My introduction to this "Teflon tycoon," believe it or not, was through reading the Salvatore Montalbano novels  of Andrea Camilleri, one of my all-time crime-fiction novelists. I've been reading him for years;  he's another crime-fiction writer who integrates social and political commentary into his work, and Berlusconi has been a target of his for some time.  Then in June 2011 (I just plowed through my back issues to check the date) I was reading my New Yorker and I found an article called "Basta Bunga Bunga" by Ariel Levy which perked up my interest in this man even more,  and I've been following his antics ever since. And trust me, he is a man worth watching.  When I first got this book in the mail, the cover made it look like a tabloidish sort of thing so I was a bit hesitant, but as things turned out, I didn't need to worry at all -- not Day's style.

The subtitle of the book, "The Rise and Fall from Cosa Nostra to Bunga Bunga" is an apt descriptor of what this book covers. Author Michael Day has tracked Berlusconi's rise from his first inroads into his multi-billion dollar empire (reputedly with money from the Mafia)  through his being banned from ever seeking political office again and the sex scandals which became very public  --  a) a colorful story to say the least and b) a reminder of exactly what can happen when one man (and his cronies) abuses his power of office.    Just to set the record clear, in answer to one reader-reviewer's comments, Being Berlusconi is not meant to be the ultimate biography of this Italian former prime minister; rather, it is exactly as stated in the title: it is the story of Berlusconi's rise as a businessman (through real estate and sleaze TV)  and politician and then his decline and fall from political grace. Day takes the reader through his subject's  three terms as prime minister, clearly evoking the high levels of corruption emanating from his office ( For example, in the face of legal trouble, Berlusconi's parliamentary supporters simply came up with laws designed to make it nearly impossible for any decisive court action to touch them, or they bought off magistrates), but also examining the hot-ticket items (taxes, especially) that would convince voters to keep this man in office, despite everything he's done.  Day also puts Italy's politics and culture into perspective, explaining why people were so taken with Berlusconi.  He explains  the existence of Italy's "all-pervasive" culture of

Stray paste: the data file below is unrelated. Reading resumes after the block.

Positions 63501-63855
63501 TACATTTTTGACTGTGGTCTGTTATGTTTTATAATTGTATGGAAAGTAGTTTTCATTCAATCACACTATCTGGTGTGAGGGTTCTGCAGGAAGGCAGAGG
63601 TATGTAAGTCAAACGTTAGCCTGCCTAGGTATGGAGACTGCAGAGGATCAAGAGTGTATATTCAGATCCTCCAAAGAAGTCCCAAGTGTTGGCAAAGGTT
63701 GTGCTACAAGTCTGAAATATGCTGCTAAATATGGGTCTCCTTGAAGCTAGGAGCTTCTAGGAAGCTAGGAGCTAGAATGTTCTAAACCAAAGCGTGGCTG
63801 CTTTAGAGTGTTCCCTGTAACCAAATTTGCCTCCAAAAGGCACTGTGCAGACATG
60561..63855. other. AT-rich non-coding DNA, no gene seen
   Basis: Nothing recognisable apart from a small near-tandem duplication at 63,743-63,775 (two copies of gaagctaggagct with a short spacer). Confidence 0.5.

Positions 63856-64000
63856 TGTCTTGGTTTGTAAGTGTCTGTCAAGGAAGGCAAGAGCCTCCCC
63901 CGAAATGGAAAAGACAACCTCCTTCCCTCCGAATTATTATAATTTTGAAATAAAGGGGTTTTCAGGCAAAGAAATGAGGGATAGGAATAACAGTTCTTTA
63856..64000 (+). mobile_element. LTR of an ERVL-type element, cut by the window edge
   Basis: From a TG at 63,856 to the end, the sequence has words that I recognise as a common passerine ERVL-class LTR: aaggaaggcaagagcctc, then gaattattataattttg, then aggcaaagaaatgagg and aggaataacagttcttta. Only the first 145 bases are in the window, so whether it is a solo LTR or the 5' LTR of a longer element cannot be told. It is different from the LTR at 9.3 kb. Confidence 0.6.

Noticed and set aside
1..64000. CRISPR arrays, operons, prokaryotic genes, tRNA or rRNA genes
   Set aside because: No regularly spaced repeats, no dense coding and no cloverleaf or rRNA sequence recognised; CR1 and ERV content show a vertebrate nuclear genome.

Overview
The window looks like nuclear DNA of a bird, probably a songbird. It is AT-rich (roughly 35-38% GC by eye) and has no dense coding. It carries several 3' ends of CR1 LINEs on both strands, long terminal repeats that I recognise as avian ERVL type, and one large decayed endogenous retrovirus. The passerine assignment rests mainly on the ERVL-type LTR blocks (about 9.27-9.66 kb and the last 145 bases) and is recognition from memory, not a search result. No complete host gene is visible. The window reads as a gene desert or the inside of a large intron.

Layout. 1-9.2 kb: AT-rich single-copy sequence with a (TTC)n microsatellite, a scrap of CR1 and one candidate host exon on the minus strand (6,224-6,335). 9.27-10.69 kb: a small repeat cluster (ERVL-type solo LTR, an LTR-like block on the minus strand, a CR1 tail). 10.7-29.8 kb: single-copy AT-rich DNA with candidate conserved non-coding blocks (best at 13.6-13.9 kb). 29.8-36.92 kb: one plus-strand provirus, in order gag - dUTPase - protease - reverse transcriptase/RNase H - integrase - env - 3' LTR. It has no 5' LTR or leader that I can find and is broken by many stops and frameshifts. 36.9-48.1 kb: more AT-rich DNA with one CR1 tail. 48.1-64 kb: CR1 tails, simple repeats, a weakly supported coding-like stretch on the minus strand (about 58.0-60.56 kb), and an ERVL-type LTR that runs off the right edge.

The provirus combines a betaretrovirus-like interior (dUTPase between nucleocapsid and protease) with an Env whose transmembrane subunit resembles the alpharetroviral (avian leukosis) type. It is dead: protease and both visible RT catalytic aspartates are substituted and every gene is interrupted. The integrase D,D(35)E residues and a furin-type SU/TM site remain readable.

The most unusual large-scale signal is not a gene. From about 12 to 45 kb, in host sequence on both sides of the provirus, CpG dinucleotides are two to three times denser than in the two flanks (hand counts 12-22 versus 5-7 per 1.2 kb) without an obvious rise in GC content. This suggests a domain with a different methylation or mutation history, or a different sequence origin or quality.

"partisanship and cronyism -- with family, friends and tribe doing everything in their power  to keep their their grubby grip on social financial advantage,"
and how Berlusconi "exploited Italians' adherence to the creed," taking "its grip on the country to a whole new level," causing him not to work "in the best interests of the nation," but rather to keep alive "the friendships and loyalties" he needed to sustain his "business interests, runaway libido and legal battles."

 While most people probably are aware of Berlusconi for his sex-related scandals with young girls (including the notorious "Bunga Bunga" and Rubygate scandals), Day clearly shows that there's more to this guy than just being a lecherous politician  -- while he certainly delves into Berlusconi's amoral side,  he reveals exactly how intelligent and savvy this guy really was, literally stopping at nothing to increase his political and economic clout. While "Bending the rules and benefitting (sic)  from friendships, acquaintances and associations is endemic to Italy," Berlusconi clearly made it an art form.  As Day states, the reality was that  Berlusconi "simply -- and very skillfully -- exploited ambivalence toward the rule of law that was already there."    At the same time, the author shows his readers a Berlusconi who is plainly an idiot. As just one example, he showed up uninvited at a Holocaust memorial ceremony held in Milan,
"...which marked the opening of the commemorative site at the city's Central Station.It was from this forbidding fascist-era structure that thousands of Italian Jews were sent in trains to the death camps" 
Berlusconi snoozed through the entire ceremony, then when it was over, took to the press to say that Mussolini "hadn't been that bad -- apart from those slightly draconian race laws -- and had done some 'good things.' " Or then there's the time, after the 2009 L'Aquila earthquake where he said something along the lines of how people made homeless because of this devastating quake should look on it as an adventure -- a sort of camping trip.  As one person summed up Berlusconi so nicely, "His only value is money and his only objective to save himself."

at the Milan Holocaust ceremony from The Guardian, Jan. 13, 2013 (photo by Daniel Dal Zennaro)
Being Berlusconi is a fascinating look at this "trash-TV mogul" who over the course of three terms as Prime Minister "left Italy to economically stagnate, morally decay and in some cases, physically fall apart."  If you have to ask who is Berlusconi, it is either not the book for you OR it is a great place to start if you're at all interested in the people behind the scenes of international politics.  It is in no way boring -- and seriously, every time I'd turn a page I'd wonder just what this guy was going to do next.  To answer reader's criticisms of this book, it is definitely not meant to be a tabloidish sort of exposé or a trashy beach read, so if that's what you're expecting, forget it.  This guy, plain and simple, is a living example of the perils of letting personal interests come before the needs of a nation.

my thanks to Palgrave Macmillan for my copy.